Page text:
Franek Wardyński
    / Teaching

    / Bivouac Marfa


To bivouac is to set up temporary camp—without tents or cover—in unfamiliar terrain.

BIVOUAC: Marfa was a day long symposium and public dialog. Following on the heels of 2019 Chinati Weekend, Bivouac was a chance to percolate and generate new ideas in one of the most inspiring sites for the intersection art, architecture, landscape, and ambition, located in West Texas.

BIVOUAC: Marfa was hosted by Land Arts of the American West at Texas Tech University, a transdisciplinary field program based in the College of Architecture dedicated to expanding awareness of the intersection of human construction and the evolving nature of our planet.

Together with Lia Forslund, we have been talking about two projects in progress, Spectre and Flatlands.


Spectre, brings expected scenes, albeit an unexpected character of an American Western, into interpretations of the landscape the artist duo grew up romanticising from afar. In an investigation of the land, the duo applies the scenes of Westerns, imparted on them by daily TV matinee broadcast in the artists’ native Europe. The inherent fascination of the Western’s aesthetics and the newfound captivation of the geography is the foundation for a fiction, starring a stranger surveying his surroundings using old gestures and an outsiders’ lens. Grounded in memories of adventures and dramatic turns, Spectre is immediately familiar, complete with genre clichés, yet somewhat odd, bizarrely foreign with a searching trajectory. A loner—dotting the horizon, walking on dirt roads or in the streets of small pueblos—the protagonist has been dropped into the West, like Crusoe or ET; indoctrinated by the TV-screen, he is prepared to interact upon his arrival.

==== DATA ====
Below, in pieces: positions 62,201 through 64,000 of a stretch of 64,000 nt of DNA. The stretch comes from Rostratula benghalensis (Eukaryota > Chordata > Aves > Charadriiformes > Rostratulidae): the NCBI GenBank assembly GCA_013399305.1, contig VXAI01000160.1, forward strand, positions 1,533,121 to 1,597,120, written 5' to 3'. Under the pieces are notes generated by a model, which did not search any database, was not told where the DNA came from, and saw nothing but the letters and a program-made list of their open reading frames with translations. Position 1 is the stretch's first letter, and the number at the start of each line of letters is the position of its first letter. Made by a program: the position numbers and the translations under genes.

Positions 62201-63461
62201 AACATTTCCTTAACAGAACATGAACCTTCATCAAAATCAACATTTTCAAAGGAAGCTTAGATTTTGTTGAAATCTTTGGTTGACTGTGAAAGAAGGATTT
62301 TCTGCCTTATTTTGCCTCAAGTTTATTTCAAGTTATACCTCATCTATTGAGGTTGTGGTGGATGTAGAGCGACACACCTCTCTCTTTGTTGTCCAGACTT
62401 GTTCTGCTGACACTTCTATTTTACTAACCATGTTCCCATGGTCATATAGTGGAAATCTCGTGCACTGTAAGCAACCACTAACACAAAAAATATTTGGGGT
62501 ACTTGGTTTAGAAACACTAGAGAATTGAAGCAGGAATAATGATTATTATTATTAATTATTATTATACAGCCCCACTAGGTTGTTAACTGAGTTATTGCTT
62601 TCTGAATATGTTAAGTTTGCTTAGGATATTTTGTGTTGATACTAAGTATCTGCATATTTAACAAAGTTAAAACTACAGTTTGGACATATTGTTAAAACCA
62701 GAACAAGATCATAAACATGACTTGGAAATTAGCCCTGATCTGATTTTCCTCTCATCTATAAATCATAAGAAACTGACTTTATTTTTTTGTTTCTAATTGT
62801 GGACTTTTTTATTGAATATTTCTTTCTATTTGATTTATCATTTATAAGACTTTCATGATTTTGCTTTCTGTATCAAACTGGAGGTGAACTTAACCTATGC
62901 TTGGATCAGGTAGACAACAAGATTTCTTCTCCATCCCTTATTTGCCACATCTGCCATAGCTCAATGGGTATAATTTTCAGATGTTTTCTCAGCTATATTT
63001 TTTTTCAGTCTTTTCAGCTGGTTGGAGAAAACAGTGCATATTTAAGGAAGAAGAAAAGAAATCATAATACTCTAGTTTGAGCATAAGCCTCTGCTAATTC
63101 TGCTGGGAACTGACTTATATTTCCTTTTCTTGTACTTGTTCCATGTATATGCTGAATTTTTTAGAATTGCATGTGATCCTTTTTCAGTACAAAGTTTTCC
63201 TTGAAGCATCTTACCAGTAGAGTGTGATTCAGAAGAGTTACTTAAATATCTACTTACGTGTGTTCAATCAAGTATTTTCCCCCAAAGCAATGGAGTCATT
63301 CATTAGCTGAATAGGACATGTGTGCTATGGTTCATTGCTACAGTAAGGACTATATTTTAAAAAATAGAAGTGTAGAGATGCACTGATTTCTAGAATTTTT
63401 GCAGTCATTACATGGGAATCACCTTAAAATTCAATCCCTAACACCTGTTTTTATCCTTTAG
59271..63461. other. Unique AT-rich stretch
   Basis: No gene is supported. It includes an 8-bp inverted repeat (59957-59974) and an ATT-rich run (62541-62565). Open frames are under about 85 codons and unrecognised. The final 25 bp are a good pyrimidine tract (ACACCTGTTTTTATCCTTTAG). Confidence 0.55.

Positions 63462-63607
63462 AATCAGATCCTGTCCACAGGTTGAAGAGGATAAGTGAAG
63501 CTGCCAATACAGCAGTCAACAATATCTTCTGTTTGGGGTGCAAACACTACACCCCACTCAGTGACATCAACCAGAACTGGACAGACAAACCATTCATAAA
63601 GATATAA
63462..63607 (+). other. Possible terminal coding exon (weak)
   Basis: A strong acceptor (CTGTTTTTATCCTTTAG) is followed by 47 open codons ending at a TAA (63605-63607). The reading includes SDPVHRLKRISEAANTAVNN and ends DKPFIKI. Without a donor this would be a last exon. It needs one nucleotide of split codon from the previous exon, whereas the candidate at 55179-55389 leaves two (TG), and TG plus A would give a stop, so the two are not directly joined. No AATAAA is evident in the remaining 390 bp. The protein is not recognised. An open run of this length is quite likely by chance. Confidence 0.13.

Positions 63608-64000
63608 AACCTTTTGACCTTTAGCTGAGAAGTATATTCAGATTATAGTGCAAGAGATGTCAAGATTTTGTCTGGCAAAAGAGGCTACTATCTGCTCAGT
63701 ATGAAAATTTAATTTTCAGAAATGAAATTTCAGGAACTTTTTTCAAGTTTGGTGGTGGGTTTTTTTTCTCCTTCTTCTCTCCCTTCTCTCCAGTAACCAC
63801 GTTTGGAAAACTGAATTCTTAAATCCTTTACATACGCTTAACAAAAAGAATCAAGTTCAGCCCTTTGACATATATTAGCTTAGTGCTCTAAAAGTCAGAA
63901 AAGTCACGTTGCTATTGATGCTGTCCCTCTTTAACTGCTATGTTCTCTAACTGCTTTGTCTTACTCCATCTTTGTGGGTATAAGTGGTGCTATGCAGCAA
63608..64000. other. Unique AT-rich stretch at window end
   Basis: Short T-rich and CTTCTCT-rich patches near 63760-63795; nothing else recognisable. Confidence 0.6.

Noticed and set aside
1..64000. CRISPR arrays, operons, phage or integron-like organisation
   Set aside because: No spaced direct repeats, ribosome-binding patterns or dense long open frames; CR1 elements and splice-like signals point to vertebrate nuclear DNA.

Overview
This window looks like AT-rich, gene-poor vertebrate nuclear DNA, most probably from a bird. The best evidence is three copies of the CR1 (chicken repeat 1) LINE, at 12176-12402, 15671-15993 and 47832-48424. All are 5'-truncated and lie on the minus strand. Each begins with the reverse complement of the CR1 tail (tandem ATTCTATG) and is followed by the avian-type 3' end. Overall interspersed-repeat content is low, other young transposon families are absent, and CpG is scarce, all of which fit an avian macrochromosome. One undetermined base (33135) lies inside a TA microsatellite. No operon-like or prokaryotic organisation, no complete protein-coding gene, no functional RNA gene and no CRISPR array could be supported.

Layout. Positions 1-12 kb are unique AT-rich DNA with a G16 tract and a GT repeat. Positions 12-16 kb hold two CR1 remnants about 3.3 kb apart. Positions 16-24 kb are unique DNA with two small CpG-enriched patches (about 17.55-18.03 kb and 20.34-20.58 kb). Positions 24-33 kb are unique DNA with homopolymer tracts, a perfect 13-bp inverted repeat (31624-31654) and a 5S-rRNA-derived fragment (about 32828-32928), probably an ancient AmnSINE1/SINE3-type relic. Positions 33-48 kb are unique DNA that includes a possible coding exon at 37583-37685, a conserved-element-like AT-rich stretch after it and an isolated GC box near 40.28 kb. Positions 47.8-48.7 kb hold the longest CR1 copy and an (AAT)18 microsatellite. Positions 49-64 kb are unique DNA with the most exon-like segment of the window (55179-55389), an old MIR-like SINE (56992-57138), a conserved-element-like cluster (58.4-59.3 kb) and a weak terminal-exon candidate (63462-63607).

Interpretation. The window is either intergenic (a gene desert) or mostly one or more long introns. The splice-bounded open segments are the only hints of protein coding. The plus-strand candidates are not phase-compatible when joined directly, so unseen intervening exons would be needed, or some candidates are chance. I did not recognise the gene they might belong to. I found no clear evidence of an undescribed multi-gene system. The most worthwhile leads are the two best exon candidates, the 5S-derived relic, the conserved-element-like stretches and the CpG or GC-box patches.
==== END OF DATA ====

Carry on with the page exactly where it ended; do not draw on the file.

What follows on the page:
The tales of Curtis Francisco conjure scenes: short stories, just a couple of pages long. You are presented with variables in a script: day or night, interior or exterior, landscapes and you meet your protagonist—sister Christine and her unlawful ex-boyfriend, Uncle Arthur that built a house and died of cancer shortly after, cousin June the lawyer of the family, Grandma Lucia who lived to 101 years old and the Chinese colonel who built a house for his sheep—in minutes, you are immersed in a setting—the social fabric of Laguna Pueblo in New Mexico. The stories are generous but not always cheerful, though they certainly capture something specific in the relationship between the land and its people: they portray delicate narratives, stories of lives deconstructed in and around the Jack Pile mine since the 60s through to today, stories full of honesty, premonitions and subtle turns.